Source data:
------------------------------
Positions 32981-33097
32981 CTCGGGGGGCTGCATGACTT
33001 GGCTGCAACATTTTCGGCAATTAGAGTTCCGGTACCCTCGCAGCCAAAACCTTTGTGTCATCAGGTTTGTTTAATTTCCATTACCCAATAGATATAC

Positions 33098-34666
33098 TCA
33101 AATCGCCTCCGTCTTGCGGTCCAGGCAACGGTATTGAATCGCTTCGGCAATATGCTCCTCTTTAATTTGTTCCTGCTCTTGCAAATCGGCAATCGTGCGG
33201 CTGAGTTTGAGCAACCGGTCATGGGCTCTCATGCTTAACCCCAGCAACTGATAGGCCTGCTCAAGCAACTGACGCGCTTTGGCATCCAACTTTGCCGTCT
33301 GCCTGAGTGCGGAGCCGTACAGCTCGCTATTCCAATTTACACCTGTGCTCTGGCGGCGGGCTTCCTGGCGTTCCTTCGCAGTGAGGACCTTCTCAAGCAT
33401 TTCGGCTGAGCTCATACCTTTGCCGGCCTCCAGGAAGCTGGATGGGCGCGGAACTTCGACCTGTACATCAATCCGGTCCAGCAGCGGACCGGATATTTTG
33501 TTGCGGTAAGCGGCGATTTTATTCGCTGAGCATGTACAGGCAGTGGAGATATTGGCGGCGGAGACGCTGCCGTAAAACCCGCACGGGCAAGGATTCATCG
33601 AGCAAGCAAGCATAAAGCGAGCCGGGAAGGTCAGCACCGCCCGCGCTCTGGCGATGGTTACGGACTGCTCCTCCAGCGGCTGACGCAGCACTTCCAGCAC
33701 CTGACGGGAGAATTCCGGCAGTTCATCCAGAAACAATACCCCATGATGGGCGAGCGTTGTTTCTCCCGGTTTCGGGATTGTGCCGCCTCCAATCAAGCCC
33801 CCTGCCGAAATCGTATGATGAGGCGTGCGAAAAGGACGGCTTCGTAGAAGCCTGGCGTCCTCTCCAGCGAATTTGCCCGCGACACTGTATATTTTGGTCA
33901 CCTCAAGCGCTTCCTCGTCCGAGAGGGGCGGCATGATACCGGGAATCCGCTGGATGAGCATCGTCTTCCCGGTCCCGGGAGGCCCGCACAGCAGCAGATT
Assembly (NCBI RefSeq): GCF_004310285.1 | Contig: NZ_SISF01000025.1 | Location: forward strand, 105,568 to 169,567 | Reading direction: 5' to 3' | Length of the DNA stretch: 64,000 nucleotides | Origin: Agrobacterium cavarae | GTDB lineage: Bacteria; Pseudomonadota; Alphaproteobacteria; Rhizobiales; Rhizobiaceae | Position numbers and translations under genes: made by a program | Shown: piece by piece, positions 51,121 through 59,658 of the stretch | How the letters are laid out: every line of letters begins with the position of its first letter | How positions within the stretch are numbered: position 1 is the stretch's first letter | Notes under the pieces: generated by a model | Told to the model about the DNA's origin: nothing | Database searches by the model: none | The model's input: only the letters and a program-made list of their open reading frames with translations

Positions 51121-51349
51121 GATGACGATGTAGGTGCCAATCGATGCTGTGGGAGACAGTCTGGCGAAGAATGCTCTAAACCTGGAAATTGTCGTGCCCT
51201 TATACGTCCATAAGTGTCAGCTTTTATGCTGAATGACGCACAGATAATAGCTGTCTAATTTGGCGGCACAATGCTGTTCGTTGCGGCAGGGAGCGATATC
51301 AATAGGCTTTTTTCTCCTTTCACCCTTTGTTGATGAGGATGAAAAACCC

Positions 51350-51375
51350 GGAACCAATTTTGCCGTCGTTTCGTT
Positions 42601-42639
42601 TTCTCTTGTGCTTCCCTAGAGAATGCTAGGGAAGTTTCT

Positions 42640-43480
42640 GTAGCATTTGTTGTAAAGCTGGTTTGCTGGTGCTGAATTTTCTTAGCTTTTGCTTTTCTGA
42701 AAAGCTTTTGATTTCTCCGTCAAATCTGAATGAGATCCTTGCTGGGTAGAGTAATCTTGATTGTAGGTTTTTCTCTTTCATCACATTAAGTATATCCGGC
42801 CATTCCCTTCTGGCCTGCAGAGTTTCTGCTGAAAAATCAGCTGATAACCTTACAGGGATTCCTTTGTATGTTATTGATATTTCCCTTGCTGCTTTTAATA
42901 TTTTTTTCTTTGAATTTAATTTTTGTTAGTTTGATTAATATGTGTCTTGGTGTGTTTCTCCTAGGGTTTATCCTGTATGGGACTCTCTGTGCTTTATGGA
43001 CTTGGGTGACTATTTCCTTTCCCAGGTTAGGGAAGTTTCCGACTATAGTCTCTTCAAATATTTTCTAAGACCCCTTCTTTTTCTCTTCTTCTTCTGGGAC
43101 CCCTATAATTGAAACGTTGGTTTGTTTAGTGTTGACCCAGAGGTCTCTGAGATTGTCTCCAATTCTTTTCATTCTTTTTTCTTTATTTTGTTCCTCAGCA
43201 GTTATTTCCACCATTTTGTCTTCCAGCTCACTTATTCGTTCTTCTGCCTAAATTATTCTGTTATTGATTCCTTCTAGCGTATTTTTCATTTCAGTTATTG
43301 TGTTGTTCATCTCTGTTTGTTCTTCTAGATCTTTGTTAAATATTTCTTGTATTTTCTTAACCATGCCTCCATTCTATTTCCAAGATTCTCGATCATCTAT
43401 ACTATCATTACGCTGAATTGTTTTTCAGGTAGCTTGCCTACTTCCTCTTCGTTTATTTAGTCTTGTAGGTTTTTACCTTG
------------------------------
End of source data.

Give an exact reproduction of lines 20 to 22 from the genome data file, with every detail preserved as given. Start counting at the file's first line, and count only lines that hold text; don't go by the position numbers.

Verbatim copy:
Positions 51350-51375
51350 GGAACCAATTTTGCCGTCGTTTCGTT
Positions 42601-42639